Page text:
What is the Hardest Opiate to Withdraw From?
Do you know what is the hardest opiate to withdraw from, and what type of treatment is available to help? Learn more right now.
While opioids are a type of drug that is legitimately used to treat a wide range of medical conditions, the drug is also used illegally in the form of heroin. All opiates, whether used legally or otherwise, can cause dependence. Heroin creates an especially strong hold on users and this makes it the hardest opiate to withdraw from – and one of the most dangerous.
Opiates are, generally speaking, the hardest drugs to withdraw from because they affect the brain directly, from the very first dose. Opioid drugs work by attaching themselves to the opioid receptors in the brain, eliciting an immediate response. This response is usually accompanied by a high rush or euphoric episode, that can leave the user feeling numbed, “out of it”, and losing touch with reality. Other effects include slowed breathing, slowed reaction times and a general sense of calmness.
While these reactions may not sound too unpleasant, they lead to dependence and addiction. Opiates are the hardest drugs to withdraw from, because of the prolonged acting-time and effect they have in the body, and because you can feel the remnants of it even months after you’ve detoxed.
In the case of the hardest opiate to withdraw from, heroin, the illegality of it should be a warning of how damaging it can be. Heroin has become the hardest drug to quit because of the following characteristics: it is a super fast-acting opioid that brings an immediate euphoria, accompanied by a feeling of great comfort, strength, and inexplicable “happiness.”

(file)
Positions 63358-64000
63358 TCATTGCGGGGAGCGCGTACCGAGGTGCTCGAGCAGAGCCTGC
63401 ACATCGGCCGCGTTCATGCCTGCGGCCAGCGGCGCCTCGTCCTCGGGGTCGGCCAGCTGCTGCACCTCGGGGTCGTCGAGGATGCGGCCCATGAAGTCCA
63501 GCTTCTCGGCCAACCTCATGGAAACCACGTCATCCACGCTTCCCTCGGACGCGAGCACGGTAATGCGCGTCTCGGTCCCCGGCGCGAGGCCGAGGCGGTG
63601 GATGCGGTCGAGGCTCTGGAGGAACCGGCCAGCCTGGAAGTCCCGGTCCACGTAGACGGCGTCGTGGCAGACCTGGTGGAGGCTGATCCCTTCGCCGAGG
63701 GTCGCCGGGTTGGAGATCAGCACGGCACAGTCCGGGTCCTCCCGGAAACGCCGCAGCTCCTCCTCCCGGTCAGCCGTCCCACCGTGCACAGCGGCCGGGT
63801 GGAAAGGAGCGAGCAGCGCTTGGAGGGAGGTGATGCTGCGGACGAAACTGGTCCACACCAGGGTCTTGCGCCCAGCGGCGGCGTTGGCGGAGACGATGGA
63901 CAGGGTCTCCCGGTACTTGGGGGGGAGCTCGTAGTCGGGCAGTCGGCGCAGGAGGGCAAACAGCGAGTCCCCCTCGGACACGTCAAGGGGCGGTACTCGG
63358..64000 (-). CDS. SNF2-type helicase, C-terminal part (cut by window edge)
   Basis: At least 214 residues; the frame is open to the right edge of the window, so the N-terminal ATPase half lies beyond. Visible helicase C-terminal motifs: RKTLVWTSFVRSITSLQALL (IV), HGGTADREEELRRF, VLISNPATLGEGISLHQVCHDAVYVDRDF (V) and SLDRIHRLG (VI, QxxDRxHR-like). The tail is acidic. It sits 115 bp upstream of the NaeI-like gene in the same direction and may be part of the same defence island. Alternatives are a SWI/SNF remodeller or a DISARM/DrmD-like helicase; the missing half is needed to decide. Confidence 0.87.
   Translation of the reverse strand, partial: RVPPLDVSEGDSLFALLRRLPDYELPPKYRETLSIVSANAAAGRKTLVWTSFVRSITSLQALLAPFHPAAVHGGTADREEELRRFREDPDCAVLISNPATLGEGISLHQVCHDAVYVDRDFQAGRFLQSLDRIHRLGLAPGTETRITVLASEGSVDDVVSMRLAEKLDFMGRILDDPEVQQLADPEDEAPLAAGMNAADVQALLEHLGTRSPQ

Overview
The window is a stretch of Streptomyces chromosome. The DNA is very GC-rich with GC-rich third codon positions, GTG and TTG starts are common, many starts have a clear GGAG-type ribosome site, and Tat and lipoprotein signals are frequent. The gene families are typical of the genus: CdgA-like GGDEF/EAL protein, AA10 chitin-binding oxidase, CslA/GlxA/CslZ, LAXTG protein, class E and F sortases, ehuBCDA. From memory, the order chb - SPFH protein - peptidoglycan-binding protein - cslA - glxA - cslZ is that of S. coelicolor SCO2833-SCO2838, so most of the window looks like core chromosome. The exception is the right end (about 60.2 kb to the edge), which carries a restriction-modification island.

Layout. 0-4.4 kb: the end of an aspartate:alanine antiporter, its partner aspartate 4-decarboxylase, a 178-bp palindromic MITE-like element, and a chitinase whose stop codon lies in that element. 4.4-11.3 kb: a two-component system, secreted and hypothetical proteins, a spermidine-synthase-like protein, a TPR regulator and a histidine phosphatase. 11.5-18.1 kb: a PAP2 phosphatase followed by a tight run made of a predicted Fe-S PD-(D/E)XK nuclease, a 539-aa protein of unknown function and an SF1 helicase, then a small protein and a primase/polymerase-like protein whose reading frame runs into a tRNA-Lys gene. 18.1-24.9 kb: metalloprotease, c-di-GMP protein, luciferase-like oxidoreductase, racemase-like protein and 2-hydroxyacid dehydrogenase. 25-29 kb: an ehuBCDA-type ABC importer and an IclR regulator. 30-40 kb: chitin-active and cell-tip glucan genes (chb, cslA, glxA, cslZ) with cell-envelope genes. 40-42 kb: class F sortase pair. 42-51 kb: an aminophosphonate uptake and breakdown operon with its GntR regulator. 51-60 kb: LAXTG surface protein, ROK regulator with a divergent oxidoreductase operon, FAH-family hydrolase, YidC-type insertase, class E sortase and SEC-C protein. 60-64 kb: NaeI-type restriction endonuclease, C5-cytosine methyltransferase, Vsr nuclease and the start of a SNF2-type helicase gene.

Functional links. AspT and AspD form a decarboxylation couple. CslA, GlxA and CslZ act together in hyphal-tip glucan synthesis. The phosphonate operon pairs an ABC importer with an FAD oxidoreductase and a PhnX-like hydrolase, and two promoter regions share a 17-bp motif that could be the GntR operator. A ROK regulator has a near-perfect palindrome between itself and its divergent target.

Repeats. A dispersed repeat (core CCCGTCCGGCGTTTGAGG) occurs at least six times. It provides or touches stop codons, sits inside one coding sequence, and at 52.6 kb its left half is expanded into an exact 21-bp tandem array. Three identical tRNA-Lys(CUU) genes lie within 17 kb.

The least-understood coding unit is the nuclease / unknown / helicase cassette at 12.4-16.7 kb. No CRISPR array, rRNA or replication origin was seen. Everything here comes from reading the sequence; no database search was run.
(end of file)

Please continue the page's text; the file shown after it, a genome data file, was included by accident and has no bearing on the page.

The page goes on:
But, just like it has the potential to cause those feelings, the crash after a heroin episode it’s just as bad. A user will feel depressed, anxious, desperate and experience incredible mood swings. This leads to constant use (whether injecting, snorting or smoking the drug) in order to be able to keep the high going for a longer period of time.
This addictive cycle can be deadly if a person does not receive immediate treatment for their abuse problem.
In order to overcome an addiction to heroin, just like with the other opiates, a person must go through detoxification. Opioids are the hardest drugs to withdraw from because the effects of its use can last for months, even after a person has been able to remove the toxins from their body.
In the case of heroin, the following facts can explain why this is considered the hardest drug to quit:
- Because it affects certain neurochemicals in the brain, withdrawal episodes are extremely intense
- Because of its potency, a person will typically need medication in order to detox from it
- Withdrawal symptoms can be severe, and even dangerous when detoxing
- The majority of heroin abusers experience post-acute withdrawal symptoms for months, and even years, after detoxing
- The long-lasting effects of the drug have a severe impact on the central nervous system, heart rate, body temperature, blood pressure and respiratory system. These effects can be felt for months after withdrawing from the drug
- Depression caused by heroin withdrawal can trigger suicidal thought is some cases
While the above facts serve to prove why heroin is the hardest opiate to withdraw from, with the right type of treatment and support, an abuser can recover and regain sobriety. The treatment and recovery process can be a long journey, but it is definitely possible.
Heroin may be the hardest drug to quit, but rehabilitation centers such as WhiteSands Treatment offer in-house medical detoxification, followed by a comprehensive therapeutic rehabilitation treatment, to ensure that you regain and maintain sobriety.
If you or a loved one needs help with abuse and/or treatment, please call the WhiteSands Treatment at (877) 855-3470. Our addiction specialists can assess your recovery needs and help you get the addiction treatment that provides the best chance for your long-term recovery.